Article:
CS Tan (pic), Autodesk Malaysia's country manager, welcomed the proposals to continue improving Malaysia's infrastructure in the Budget. "We urge the government to further promote a new way of working through the adoption of next generation technology such as Building Information Modelling (BIM) to create a more effective and resilient infrastructure. There is crucial need to bring in new and advanced systems to support the expected population growth."
"[In addition}, we are pleased with the government's MOSTI allocation to make Malaysia a competitive technology hub in the region. Innovators and entrepreneurs alike have to stay ahead of the trends by understanding how innovation supports businesses in meeting their goals through the use of 'big data', analytics, measurement and outcomes," said Tan.
Nick Lim (pic), CA Technologies' vice president for Asia South, said he was impressed with the government's holistic approach to technology infrastructure development especially with provisions for the SME (small and medium enterprise) transformation fund, the allocation towards rural broadband projects to quadruple Internet speeds with the National Fibre Backbone Infrastructure, the cyber city initiatives, and the complete digitalisation of Malaysia's national broadcasting platforms.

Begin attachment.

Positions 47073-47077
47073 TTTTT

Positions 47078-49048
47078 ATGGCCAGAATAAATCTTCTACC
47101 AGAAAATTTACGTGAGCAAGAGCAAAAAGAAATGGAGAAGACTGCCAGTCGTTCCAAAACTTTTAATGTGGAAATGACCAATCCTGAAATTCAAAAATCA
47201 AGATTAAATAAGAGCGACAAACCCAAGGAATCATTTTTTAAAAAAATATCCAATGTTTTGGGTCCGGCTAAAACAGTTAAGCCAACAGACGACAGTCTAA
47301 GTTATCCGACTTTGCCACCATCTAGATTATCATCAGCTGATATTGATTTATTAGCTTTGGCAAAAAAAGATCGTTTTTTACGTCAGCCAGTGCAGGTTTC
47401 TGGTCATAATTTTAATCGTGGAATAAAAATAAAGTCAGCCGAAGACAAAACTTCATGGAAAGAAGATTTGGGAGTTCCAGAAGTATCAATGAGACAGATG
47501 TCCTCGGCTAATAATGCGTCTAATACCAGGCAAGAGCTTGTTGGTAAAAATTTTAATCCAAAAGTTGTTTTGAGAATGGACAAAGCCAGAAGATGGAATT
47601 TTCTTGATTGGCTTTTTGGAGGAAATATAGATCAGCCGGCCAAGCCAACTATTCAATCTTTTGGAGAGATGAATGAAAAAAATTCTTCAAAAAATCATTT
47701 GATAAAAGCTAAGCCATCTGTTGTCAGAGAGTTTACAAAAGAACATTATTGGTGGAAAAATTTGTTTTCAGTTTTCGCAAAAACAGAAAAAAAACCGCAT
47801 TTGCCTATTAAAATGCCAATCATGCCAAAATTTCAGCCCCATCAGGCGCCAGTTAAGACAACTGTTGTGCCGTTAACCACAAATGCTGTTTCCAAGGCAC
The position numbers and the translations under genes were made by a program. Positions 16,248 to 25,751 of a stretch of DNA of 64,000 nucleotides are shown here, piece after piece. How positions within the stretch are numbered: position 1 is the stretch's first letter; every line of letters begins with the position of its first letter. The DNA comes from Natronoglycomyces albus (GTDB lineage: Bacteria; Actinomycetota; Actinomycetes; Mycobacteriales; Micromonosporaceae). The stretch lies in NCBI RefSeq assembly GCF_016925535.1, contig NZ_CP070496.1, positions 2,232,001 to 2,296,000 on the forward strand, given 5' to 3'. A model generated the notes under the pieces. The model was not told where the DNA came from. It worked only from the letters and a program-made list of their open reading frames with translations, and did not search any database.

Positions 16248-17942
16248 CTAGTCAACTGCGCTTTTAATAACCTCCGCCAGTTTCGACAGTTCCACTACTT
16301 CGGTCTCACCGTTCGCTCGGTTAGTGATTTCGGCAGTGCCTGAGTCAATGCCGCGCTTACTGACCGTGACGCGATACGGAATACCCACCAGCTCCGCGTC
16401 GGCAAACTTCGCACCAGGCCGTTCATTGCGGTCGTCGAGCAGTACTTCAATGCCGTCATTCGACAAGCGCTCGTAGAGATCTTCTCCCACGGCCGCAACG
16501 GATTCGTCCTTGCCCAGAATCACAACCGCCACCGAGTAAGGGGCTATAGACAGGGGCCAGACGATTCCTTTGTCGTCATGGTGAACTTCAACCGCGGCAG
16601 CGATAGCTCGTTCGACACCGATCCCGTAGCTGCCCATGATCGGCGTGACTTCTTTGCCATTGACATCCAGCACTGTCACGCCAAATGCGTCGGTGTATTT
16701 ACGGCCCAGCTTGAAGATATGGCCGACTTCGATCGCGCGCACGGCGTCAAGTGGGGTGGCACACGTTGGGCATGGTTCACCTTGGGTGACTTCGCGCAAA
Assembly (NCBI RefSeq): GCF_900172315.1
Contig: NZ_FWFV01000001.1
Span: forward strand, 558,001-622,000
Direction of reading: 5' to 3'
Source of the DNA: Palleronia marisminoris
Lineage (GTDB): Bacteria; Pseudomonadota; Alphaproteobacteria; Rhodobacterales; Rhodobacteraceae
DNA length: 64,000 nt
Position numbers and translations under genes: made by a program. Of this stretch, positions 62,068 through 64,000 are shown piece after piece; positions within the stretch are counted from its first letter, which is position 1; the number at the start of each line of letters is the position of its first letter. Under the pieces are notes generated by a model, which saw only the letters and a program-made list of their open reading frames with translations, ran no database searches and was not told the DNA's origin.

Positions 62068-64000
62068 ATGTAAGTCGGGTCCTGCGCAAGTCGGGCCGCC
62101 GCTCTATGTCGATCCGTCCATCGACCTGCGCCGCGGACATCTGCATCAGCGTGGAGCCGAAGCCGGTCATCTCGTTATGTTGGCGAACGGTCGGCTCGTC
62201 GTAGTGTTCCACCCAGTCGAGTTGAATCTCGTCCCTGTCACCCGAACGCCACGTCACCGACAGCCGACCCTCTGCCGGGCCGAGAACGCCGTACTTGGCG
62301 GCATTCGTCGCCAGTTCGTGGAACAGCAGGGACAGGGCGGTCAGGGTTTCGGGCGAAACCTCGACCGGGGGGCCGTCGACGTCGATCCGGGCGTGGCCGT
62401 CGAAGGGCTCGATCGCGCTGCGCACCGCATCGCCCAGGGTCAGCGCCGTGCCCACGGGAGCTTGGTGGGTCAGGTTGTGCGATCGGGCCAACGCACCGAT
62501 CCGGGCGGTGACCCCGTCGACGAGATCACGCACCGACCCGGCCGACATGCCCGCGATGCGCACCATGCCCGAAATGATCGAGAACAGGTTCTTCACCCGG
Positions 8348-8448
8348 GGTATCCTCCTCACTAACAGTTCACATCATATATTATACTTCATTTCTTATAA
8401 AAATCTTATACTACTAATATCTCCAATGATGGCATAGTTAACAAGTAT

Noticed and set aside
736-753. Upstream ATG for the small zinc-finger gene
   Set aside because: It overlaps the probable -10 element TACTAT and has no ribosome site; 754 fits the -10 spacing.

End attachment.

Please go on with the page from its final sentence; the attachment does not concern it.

"As businesses look to thrive in what we now know as the application economy, where every business is considered a software business regardless of the services or products they offer, competitive differentiation for businesses will depend on customer-pleasing technology such as intuitive and user-friendly apps as well as advanced development methods," said Lim. "As 2016 becomes Malaysia's Commercialisation Year, Malaysian businesses will be encouraged to innovate, and bring new local products and innovation to the market, thanks to the various incentives, tax breaks, funding and creation of youth entrepreneurship programmes via Malaysia Debt Ventures Berhad, MaGIC."
Paul Choy (pic), country sales manager of Allied Telesis Malaysia, said “It’s good to see the Government’s commitment in increasing the Internet speed from 5 Mbps to 20Mbps. High Internet access speed is essential to enhance the connectivity infrastructure in Malaysia and will help spur the country towards building Smart Cities. Add to that the announcement to develop the Cyber City Centre in Cyberjaya over a period of 5 years is certainly a step in the right direction.
“Our country will be at the start of a revolution if Smart Cities emerge. Cities that enable people to communicate at fast speeds on wireless and wire line networks are well positioned to attract the best and brightest business investments," said Choy. "The Internet of Things (IoT) and Smart Cities are synonymous, and represent key aspects of any city revitalization process.”